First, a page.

University of Gothenburg
Professor Pang
Photo: Svenja Hix

Connections between academia and industry are a two-way street

Augustine Pang, professor in Communication Management at Singapore Management University visited JMG in October. He also participated in the European conference Crisis7, which JMG hosted in the meantime. Svenja Hix, one of JMG's master's students in political communication, asked Professor Pang some questions about challenges and future research in crisis communication.

As a visiting researcher at JMG, Augustine Pang has collaborated with professors Bengt Johansson and Orla Vigsø. Among other things, he presented his research at a seminar for JMG's researchers.

Here is an excerpt the interview that master's student Svenja Hix did with Professor Pang.

Could you tell us about your recent research and the crisis communication challenges you have found?

Recently I gave a talk here at JMG, titled ‘Political Leaders in Crisis: How do they repair their image – or not?’. After several years of studying political scandals, I see three major challenges that political leaders are facing at this time. The first was that we are living in a so called ‘post-truth era’ when no one wants to hear the truth anymore, when the truth can be altered and people present alternative facts as well as other versions of reality.

The second challenge is what I call ‘stakeholder activism’. What it means is that people are becoming more active in responding to what other people say. This stems from two phenomena: woke-culture, where people are becoming more aware of what is happening around them, and the cancellation or resisting of what political leaders say or do.

The third challenge is an idea posited by Professors Bengt Johansson and Orla Vigsø at JMG, and they call it the ‘new publicness’. The new publicness is characterized by the idea of increasing polarization and of a 24/7 news cycle which leads people to question what the truth is.

Yes, that is definitely very interesting. Have you considered the role that digital and social media play in that context?

I think that is an excellent question. Social media plays a big role in how political and business leaders respond now. It does not necessarily alter the substance of what they communicate, but it alters the form in which they communicate. So firstly, they must communicate quickly, previously they would have maybe a couple of hours to think about their answers, now, during the height of crises, they have to respond almost immediately. Secondly, it is the channel of communication that matters. Previously, they would rely on proxies to help them communicate but right now their presence on social media is very important. People want to hear political leaders speak in their own voices.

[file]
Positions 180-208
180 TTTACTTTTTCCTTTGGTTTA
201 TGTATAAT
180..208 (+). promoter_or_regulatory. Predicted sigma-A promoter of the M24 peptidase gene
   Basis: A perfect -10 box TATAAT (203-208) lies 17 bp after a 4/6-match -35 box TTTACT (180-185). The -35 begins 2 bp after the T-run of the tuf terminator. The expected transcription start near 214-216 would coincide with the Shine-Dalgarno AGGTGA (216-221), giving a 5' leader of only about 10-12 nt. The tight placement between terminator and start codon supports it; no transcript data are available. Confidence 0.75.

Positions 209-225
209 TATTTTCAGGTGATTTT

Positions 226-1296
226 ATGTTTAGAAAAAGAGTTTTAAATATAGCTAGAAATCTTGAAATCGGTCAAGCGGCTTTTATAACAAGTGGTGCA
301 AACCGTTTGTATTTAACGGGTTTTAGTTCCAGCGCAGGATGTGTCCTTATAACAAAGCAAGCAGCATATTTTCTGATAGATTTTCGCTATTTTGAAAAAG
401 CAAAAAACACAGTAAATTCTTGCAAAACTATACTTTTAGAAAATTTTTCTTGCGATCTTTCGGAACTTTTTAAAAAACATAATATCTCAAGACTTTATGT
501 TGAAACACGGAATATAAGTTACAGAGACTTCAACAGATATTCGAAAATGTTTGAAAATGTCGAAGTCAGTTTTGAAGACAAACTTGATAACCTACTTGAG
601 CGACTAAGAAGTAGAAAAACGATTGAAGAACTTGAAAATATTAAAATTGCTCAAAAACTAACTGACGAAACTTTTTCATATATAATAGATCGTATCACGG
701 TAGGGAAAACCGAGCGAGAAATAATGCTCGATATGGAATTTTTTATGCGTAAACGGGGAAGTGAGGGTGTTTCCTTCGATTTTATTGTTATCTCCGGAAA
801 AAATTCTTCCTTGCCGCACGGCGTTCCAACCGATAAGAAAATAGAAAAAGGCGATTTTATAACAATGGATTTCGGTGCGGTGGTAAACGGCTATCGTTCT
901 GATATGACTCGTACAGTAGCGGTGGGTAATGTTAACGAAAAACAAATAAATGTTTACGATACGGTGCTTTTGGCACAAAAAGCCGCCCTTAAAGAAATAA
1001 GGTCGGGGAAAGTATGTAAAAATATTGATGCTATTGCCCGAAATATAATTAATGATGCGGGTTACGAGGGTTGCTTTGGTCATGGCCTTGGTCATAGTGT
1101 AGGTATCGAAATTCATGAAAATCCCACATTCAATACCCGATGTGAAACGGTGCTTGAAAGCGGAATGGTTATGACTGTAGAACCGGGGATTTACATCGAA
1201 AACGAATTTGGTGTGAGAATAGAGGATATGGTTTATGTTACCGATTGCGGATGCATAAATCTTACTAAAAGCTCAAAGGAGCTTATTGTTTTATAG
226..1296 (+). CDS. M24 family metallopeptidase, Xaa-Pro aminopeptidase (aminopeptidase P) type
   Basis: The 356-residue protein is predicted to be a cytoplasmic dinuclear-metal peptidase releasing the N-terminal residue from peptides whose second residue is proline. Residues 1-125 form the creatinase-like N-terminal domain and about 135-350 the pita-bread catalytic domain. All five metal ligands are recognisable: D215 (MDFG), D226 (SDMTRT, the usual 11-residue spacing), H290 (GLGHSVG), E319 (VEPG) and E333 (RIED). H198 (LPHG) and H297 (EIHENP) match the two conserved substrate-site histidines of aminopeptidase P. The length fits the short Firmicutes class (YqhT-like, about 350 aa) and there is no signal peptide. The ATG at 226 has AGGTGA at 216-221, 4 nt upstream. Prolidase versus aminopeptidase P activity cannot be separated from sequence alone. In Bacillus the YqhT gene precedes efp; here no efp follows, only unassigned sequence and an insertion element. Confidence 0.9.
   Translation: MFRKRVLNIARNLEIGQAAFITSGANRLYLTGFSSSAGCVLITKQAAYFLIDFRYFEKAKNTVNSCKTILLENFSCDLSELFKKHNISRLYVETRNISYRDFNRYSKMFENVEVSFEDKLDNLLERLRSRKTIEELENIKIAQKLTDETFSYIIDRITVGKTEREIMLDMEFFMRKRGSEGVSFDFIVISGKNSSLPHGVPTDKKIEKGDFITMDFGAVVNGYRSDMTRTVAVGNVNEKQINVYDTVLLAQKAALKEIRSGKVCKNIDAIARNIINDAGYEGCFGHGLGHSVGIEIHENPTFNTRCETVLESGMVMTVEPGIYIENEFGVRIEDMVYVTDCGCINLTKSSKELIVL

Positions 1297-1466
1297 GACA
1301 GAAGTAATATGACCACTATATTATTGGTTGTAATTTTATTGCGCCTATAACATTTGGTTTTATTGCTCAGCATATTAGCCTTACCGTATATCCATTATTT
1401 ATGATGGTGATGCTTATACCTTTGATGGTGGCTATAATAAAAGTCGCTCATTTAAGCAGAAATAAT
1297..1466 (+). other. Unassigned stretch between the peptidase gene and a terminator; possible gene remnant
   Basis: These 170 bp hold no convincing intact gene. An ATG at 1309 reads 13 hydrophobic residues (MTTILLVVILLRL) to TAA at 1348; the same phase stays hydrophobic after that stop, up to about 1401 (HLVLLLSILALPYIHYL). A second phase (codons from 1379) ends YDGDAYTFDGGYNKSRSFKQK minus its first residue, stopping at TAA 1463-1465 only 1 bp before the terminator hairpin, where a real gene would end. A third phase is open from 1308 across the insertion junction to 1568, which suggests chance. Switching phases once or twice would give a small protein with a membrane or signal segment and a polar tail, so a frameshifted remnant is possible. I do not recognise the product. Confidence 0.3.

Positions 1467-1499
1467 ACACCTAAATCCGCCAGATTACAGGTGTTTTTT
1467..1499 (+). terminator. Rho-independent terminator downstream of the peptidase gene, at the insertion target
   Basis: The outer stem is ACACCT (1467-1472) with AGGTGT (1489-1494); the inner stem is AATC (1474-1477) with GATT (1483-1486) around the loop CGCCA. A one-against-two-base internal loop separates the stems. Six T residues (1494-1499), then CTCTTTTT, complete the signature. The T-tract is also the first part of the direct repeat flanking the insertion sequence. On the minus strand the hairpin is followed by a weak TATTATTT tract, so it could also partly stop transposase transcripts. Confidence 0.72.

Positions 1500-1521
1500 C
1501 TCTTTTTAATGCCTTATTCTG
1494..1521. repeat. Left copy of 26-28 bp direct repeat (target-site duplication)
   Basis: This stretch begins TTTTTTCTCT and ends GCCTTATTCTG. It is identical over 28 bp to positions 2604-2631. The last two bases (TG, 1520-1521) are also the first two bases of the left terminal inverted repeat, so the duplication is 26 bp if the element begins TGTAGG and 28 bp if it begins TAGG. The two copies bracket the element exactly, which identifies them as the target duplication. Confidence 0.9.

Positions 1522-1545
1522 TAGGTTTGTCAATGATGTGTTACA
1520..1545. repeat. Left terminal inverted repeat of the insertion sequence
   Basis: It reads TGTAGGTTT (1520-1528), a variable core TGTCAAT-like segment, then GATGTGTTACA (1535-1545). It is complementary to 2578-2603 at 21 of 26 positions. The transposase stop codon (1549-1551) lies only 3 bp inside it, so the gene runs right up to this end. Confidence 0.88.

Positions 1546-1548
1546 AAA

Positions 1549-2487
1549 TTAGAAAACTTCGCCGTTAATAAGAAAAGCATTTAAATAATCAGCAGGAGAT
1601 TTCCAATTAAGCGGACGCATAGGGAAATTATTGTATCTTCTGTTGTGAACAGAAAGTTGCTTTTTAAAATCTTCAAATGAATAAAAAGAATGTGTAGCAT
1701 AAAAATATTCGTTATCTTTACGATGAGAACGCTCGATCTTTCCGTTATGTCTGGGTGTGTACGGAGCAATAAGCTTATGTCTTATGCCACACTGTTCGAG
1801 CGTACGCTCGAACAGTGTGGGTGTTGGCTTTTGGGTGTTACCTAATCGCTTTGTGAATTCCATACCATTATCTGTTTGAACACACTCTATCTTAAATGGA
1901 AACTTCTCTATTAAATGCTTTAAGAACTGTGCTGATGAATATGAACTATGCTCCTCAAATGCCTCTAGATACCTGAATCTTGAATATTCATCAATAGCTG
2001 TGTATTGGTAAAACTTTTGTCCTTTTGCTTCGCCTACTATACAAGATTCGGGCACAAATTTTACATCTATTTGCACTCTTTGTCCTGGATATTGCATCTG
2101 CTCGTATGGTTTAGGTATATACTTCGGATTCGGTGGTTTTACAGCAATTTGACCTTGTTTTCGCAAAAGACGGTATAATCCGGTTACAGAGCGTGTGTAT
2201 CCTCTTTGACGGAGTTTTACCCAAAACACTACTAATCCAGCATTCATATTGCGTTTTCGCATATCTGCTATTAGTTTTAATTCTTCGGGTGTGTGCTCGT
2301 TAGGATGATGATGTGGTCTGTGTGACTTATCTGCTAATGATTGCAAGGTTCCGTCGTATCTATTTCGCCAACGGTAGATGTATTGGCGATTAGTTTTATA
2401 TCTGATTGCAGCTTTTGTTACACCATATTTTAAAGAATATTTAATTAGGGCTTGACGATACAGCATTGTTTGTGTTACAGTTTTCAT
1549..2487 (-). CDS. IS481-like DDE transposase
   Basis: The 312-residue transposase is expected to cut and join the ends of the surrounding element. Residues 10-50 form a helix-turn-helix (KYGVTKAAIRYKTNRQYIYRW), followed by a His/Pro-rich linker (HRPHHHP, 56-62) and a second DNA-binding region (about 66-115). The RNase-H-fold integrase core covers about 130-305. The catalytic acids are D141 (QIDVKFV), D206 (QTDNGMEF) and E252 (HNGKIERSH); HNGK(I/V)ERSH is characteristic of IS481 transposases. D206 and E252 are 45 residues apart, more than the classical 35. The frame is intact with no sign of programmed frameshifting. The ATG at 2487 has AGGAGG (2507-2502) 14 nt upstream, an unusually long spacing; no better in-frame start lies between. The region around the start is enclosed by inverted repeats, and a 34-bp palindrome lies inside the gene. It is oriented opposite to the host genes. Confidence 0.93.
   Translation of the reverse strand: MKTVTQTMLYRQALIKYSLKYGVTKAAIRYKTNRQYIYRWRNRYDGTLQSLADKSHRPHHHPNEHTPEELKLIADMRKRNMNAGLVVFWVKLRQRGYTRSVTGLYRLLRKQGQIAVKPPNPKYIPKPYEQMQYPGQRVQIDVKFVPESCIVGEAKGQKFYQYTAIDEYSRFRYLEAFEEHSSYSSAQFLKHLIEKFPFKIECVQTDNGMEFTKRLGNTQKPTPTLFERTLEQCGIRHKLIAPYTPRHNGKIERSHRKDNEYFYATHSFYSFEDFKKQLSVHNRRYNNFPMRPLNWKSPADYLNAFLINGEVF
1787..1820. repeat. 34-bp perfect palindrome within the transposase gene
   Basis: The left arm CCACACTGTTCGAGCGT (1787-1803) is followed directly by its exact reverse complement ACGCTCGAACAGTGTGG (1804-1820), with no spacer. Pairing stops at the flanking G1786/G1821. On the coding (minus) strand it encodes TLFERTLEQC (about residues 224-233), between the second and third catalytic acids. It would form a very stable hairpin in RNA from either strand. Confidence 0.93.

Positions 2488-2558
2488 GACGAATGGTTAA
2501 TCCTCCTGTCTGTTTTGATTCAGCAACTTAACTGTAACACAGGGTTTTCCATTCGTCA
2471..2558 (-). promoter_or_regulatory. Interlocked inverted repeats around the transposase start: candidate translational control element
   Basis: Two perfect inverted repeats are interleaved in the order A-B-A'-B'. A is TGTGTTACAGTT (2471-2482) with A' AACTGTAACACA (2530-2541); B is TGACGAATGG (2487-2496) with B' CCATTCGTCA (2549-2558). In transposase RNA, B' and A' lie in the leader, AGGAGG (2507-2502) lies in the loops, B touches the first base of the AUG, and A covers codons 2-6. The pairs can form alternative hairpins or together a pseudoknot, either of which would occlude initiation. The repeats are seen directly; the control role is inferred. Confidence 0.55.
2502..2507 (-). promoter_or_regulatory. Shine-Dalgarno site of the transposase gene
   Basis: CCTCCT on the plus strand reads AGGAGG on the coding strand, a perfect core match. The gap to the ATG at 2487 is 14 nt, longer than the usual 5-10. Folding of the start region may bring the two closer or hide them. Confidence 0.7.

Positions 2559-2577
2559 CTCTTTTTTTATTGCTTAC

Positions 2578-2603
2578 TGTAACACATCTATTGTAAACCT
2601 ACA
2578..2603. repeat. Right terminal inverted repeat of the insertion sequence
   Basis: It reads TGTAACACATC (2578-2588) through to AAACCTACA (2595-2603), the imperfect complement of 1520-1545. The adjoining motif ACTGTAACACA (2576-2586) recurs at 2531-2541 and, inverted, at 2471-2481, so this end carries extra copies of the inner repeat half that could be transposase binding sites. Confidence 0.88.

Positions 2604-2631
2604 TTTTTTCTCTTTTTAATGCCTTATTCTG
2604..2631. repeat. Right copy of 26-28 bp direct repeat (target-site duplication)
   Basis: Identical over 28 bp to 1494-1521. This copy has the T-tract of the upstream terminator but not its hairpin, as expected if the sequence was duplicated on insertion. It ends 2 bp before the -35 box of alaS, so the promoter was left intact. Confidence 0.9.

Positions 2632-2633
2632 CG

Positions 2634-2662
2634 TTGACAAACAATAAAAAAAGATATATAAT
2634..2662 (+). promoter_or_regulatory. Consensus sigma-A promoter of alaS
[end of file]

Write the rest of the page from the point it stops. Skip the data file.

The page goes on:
Thirdly, I believe, the speed and the channel of communication will make them think more clearly about how they want to connect with their audiences. My sense is that they will act instinctively to what comments come into play. So, there will not be a lot of strategic thinking but rather they will be responding to critical comments. And that could pose a danger for them. For example, if they respond to a poor comment on social media, they may say something they will regret later on. This is another subject we can study: How they first react and then how they react subsequently when they have had more time to think.

So how do you think researchers should face these challenges?

I think a starting point is to observe and know what is happening around us. Secondly, to understand what is going on in each of the phenomena we observed, and thirdly to spend some time reading up and studying a little bit.

We have to be relevant according to the times, and to be relevant one must be in touch with what’s going on around us. I also take on the additional role of connecting with industry practitioners. That, to me, is my way of learning. So besides of understanding what is going on and what has been written about, I also want to hear from industry people. What would they do in a certain situation? They have things that can teach us because they are facing it on a day-to-day basis. We, as researchers, have the luxury to theorize, to think, to read, to study, but they are the ones who are facing it day in, day out. So, their insights are very important. We in academia need to understand what people do on the outside, and they can appreciate what we do. It is a two-way street.

I also believe that everyone can teach me something. I end every day with the question: What did I learn today? I can learn from everyone I come in touch with, it doesn’t matter who, it can even be a stranger in the street doing something that is meaningful. Sometimes I learn one thing, sometimes it’s many things. I enjoy the time at JMG and I am very appreciative that the department agrees to host me.

Do you also want to visit JMG?

JMG welcomes guest researchers who are connected to our research focus.

Read more about JMG's Visiting Research Fellow Programme here.